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Simple Truths About Handling Salary Questions in an Interview

When To Discuss Salary

An esteemed colleague, Jack Chapman, who literally wrote the book on salary negotiation (How to Make $1,000 a Minute: Negotiating Your Salary and Raises) uses the terms “budget,” “fudgit,” and “judgit” when explaining the right time to discuss salary with your next employer. He goes on to use the analogy of buying a car that you can't afford. First, you start out by establishing your budget: “This is how much I can afford. That's my budget, not a penny more.” Second, as you admire the car, you begin to waver and think, Well, I really like it and if I go ahead and buy, it I'll figure out a way to pay for it. I can cut corners in other areas: no premium movie channels on TV; we only eat out once a month; maybe a more modest vacation for a couple of years. That's the fudgit stage. Last, you enter the judgit stage, in which you carefully compare the value of the new car as it pertains to your lifestyle versus the cost of owning it. Perhaps some or all of the payment can be deducted as a business expense, and the car may even enhance your business opportunities by making you more mobile, or by adding to your prestige if it's a luxury model.

Applying this concept to your job search, the employer may start out looking to fill a position with a specific salary in mind: “This is what we have budgeted for this position.” During the course of the interviewing process, you establish your unique value and cause the interviewer or hiring manager to start thinking, This person could really make a difference for us. I wonder what her salary expectations are—I wonder if we can afford her. Finally (hopefully for you), the decision-makers are so impressed that they start thinking, If this person can do for us what she did for her previous employer, we could increase top-line revenues by $1.2 million and bottom-line profits by $150,000. With that kind of return on investment, she's easily worth $100,000, even though we only have $72,000 budgeted for this position. Of course, if we can get her for $85,000 or $90,000, all the better for us. The employer is now mentally justifying hiring you at a potentially higher salary than what was originally budgeted. The higher salary would be seen as a good investment due to your perceived value and the employer's projected return on that investment.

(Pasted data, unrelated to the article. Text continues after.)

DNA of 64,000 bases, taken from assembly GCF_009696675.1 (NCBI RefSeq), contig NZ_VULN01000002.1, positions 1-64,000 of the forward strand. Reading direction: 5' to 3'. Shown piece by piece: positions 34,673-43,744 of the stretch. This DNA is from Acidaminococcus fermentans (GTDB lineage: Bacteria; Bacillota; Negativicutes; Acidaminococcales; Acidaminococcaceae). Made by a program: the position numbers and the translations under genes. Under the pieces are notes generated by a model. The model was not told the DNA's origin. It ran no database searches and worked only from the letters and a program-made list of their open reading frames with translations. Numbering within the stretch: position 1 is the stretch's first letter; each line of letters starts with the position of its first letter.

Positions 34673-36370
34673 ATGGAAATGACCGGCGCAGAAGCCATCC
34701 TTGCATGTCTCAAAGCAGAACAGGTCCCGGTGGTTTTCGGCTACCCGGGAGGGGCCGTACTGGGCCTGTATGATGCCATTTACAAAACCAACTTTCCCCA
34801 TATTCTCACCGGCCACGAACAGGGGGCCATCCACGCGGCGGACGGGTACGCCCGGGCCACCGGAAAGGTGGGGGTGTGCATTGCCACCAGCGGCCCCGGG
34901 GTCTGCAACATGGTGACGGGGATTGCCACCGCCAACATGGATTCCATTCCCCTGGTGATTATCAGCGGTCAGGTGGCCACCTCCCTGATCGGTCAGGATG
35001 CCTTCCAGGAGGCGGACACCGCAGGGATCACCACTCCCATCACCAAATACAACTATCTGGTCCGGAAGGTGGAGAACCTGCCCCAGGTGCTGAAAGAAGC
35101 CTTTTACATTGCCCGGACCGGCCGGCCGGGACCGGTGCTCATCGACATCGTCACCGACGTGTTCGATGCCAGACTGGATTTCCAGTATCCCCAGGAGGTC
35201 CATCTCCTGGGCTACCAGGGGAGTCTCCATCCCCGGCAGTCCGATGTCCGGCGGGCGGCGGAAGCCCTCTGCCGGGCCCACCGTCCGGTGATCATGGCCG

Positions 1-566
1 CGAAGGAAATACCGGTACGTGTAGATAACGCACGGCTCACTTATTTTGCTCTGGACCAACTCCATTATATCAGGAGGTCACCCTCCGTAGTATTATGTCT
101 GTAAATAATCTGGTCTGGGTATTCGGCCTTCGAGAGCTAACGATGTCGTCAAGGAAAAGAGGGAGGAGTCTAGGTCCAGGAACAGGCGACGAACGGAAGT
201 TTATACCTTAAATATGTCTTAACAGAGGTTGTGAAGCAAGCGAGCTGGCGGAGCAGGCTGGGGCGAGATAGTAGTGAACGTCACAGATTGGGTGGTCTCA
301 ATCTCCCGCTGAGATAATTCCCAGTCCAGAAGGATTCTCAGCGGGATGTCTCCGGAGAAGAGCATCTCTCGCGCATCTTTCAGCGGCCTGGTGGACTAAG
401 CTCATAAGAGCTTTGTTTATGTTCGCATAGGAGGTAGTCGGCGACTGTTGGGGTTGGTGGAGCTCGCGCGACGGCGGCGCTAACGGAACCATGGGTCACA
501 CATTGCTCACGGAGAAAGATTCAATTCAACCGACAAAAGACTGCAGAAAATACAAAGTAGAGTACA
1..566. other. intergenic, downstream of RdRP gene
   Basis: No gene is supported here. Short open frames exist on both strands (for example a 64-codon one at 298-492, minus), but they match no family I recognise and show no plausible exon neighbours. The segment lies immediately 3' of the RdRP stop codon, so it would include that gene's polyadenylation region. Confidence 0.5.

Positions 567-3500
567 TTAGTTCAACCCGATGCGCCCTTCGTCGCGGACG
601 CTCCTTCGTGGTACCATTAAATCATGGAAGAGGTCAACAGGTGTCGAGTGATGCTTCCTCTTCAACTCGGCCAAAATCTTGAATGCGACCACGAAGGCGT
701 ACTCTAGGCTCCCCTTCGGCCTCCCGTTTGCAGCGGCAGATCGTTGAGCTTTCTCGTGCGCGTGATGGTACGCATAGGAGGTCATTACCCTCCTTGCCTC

If, during the first interview, the employer asks you, “What is your salary expectation?” and you volunteer that you would be willing to join their organization for a salary of $85,000, one of two things might happen. The employer may dismiss you as a candidate because your salary expectation is well above the firm's budgeted number ($72,000). On the other hand, the hiring manager may decide to continue talking with you, ultimately choosing to hire you because of your qualifications and demonstrated track record of success. Because you already stated that you would accept $85,000, more than likely you will get an offer between $75,000 and $80,000. You may be able to negotiate a salary in the low $80,000 range, but certainly not more than the $85,000 you divulged in the first interview.

If discussion of salary is deferred until much later in the process—perhaps during a second or third interview—you might receive an offer of $85,000 and be able to negotiate your way up to $100,000. Remember, in the previous example the employer recognized your value and was (in his/her own mind) willing to make an offer as high as $100,000 in order to hire you.

In another variation of this scenario, once you understand the responsibilities of the job and the employer's expectations of the person hired, you decide that you would only consider taking the job for a salary of $100,000. But you already mentioned the figure $85,000 before you knew all the facts, and now you're stuck. If the employer offers you $85,000 and you ask for more, of course he or she will say, “But you said you were willing to take the job at $85,000, and, frankly, that's a lot more than we were planning to pay. We're willing to meet your expectation, so when can you start work?” Even if you explain that the position is much more involved than you realized, and you therefore believe a higher salary is appropriate, you're at a negotiating disadvantage at the very least, and could very easily lose credibility with the hiring authority.

The bottom line on the question of salary is to defer that discussion as long as is reasonably possible; you should never be the one to mention salary first. Give yourself as much of an opportunity as possible to gather information about the job opening, while showing the prospective employer that you would bring exceptional value to the organization. When the employer inevitably asks you the salary question, be prepared with a well-thought-out response.

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Job Descriptions and Careers, Career and Job Opportunities, Career Search, and Career Choices and ProfilesJob Search, Job Interview Questions, & Job Interview TipsSimple Truths About Handling Salary Questions in an Interview - Avoid The Subject (or, Let's Play Chicken), When To Discuss Salary, Knowing What You're Worth